click here for gadget for god  
about the ship sign up for our newsletter
community the mystery worshipper gadgets for god caption competition foolishness features ship stuff
mystery worshipper home reports from the uk and ireland reports from the usa reports from australia and new zealand reports from canada reports from elsewhere famous and infamous reports comments and corrections
the mystery worshipper
Comment on this report, or find other reports.
Our Mystery Worshippers are volunteers who warm church pews for us around the world. If you'd like to become a Mystery Worshipper, start here.
Find out how to reproduce this report in your church magazine or website.
2447: St Vincent de Paul, Clapham, London
St Vincent de Paul, Clapham
Mystery Worshipper: Kenelm.
The church: St Vincent de Paul, Clapham, London.
Denomination: Roman Catholic, Archdiocese of Southwark.
The building: Built around the turn of the century, the church has a red-brick exterior. The inside is particularly pleasing: a large high nave painted cream with half-domed apse above the sanctuary, supported by faux columns with gold Corinthian capitals. It was well lit and created a dignified, harmonious environment.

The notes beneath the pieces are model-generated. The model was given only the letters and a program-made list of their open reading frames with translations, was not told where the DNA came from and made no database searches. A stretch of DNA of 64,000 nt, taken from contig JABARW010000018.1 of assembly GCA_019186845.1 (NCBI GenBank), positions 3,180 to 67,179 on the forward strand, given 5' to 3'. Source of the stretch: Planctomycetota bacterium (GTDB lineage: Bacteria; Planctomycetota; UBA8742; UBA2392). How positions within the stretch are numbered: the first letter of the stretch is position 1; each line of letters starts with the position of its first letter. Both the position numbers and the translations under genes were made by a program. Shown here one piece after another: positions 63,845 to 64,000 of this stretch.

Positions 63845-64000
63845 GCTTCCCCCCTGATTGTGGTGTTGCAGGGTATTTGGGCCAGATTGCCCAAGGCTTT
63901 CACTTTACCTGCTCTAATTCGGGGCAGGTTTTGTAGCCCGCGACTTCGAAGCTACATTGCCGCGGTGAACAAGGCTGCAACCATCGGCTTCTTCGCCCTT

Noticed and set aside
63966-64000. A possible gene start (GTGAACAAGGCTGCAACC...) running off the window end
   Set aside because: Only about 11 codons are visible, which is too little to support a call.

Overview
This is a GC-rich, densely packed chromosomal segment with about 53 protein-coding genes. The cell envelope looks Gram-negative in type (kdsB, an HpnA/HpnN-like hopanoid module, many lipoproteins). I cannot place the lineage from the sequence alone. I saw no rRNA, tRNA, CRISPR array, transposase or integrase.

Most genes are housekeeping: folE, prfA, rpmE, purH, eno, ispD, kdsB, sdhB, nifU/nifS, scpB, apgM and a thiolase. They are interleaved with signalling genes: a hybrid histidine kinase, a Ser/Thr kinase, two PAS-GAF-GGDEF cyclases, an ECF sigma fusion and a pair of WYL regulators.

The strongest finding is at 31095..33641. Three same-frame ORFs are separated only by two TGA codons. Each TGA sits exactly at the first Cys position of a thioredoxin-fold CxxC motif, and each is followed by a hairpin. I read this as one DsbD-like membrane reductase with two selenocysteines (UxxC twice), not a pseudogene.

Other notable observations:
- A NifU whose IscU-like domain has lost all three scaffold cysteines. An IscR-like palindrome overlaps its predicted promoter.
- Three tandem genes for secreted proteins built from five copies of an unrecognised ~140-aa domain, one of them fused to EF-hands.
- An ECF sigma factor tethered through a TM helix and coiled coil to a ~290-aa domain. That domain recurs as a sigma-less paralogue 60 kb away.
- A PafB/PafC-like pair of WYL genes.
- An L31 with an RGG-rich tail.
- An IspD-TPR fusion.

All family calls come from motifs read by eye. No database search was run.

The church: They run a number of the usual groups and activities: music group, Rite of Christian Initiation of Adults, and a branch of the St Vincent de Paul society, in keeping with the parish's dedication.
The neighbourhood: The church is located in Altenburg Gardens, a residential street running between the bustling shops of Lavender Hill and the vast open space that is Clapham Common. The transport hub of Clapham Junction is a couple of hundred yards away.
The cast: The celebrant and preacher was the parish priest, the Revd Msgr Timothy Galligan. He was assisted by the Revd Mr Jon Dal Din, deacon, who read the gospel.
The date & time: Feast of St Vincent de Paul (transferred), 30 September 2012, 6.00pm.

What was the name of the service?

How full was the building?
Most of the pews had at least two or three people in them: about 120 in total.

Did anyone welcome you personally?
A gentleman handed me a hymnbook and a several pieces of paper. I don't recall him saying anything, though.

Was your pew comfortable?
It was a standard wooden pew with a fixed, thinly padded kneeler. Plenty comfortable enough for an hour.

How would you describe the pre-service atmosphere?
In true Catholic style, quite a lot of the congregation arrived at the last minute or slightly after the start of the service. But the atmosphere was generally quiet and prayerful.

What were the exact opening words of the service?
"Good evening and welcome to St Vincent's. The first hymn is number 8."

What books did the congregation use during the service?
A printed mass sheet with the day's prayers and readings, a pink sheet with songs used, the Laudate hymn book. We were also given a flyer for a concert, a newsletter, and a Catholic Agency For Overseas Development appeal envelope.

What musical instruments were played?